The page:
Granted, the company announcing this research has some “skin in the game,” as we sometimes say around here, but this study — which was explained to me in some detail at the recent SHRM16 conference in Washington — bears sharing.
It’s so counterintuitive to so much of what we’ve been hearing when it comes to the popularity, or lack thereof, of background screening, I thought it might pique some interest.
The study (registration required) was commissioned by Sterling Talent Solutions, the entity created from the recent acquisition by SterlingBackcheck of EmployeeScreenIQ. (Kelton Global conducted the research.)
And here’s the statistic that compels me to share: It finds 95 percent of the 1,077 Americans over the age of 18 polled think background checks should be mandatory to determine whether a person has a criminal past before he or she takes on the responsibilities of a job.
As Nick Fishman, the company’s communications vice president, explained to me, “we’ve all heard a lot about background checks, and how they are negatively perceived, and negatively affect job candidates [indeed, here’s just a sampling of such content we’ve posted on HREOnline™ and HRE Daily, along with guidelines and regulations employers now need to be aware of], but no one’s gone out and asked the general public what they actually think about them. Well, we did.”
For so long, it’s been assumed employers take the safety of their workplaces more seriously than employees, Fishman said. “Now we see employees care as much, if not more.”
The poll also found 81 percent of Americans believe feeling safe at all times is their right and the workplace is one of the top two locations where they expect to feel safe. What’s more, 68 percent indicated they are willing to undergo background checks themselves; in other words, it’s not just something they believe should be in place for others.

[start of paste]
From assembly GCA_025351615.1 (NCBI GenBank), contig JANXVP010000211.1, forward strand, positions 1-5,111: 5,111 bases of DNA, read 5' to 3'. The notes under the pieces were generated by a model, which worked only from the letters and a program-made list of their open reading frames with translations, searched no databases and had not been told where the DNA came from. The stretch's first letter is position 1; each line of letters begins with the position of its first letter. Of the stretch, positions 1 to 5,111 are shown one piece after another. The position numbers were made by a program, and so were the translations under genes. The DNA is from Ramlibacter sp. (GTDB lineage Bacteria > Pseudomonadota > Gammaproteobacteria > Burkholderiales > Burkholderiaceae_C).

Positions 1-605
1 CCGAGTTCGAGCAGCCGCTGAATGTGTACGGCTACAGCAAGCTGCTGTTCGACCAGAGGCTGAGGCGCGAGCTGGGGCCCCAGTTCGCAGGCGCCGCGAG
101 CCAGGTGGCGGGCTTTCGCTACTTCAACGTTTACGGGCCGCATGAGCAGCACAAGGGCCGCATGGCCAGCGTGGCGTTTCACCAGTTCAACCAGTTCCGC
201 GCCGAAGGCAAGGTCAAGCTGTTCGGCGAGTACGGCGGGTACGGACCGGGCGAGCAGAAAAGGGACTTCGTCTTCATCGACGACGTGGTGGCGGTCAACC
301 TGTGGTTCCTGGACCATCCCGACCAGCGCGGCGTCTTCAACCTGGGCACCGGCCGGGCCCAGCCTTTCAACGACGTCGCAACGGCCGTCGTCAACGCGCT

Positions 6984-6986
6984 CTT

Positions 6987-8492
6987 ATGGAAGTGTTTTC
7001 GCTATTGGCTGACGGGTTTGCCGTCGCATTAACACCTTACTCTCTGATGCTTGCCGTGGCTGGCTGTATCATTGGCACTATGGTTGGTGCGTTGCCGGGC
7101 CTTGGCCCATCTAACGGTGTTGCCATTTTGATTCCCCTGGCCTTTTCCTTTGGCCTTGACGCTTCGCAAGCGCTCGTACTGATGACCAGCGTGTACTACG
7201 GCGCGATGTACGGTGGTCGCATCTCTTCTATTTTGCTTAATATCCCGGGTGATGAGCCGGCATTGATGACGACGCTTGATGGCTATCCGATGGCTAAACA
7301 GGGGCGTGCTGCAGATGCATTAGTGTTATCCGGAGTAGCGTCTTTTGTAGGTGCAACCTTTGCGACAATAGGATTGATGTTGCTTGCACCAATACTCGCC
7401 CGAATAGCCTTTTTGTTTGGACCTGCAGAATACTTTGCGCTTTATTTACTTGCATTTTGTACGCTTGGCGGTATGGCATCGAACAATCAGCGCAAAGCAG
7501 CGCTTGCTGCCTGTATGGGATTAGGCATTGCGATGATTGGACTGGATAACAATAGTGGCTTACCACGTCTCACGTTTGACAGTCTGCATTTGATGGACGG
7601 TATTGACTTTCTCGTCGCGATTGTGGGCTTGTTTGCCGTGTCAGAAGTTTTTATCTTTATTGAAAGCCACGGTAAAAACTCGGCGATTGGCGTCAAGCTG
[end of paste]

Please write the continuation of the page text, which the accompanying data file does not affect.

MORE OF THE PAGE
“For too long, the debate about background checks has failed to take into account how everyday Americans actually feel about the role background checks play in their daily lives — namely to keep them safe — and has instead focused on issues promoted by [governmental agencies and advocacy groups],” says Clare Hart, chief executive officer of Sterling. (Think ban-the-box legislation currently spreading through the country at city, county and state levels.) Hart continues:
“[This explains] why Americans depend on employers to look into the backgrounds and criminal histories of job candidates. Importantly, contrary to much of what’s been reported in the media, only 14 percent of Americans consider background checks to be an invasion of privacy.”
So what are you/we to do with this?
Obviously, background-check providers would love the door to open ever-wider to the need for their services. But there’s more to this, I think, yet another reminder that we don’t always know what’s in the hearts and minds of the people working for us, and we should not pretend to know without asking them.
(Employee-satisfaction-survey providers would no doubt have some thoughts on this as well.)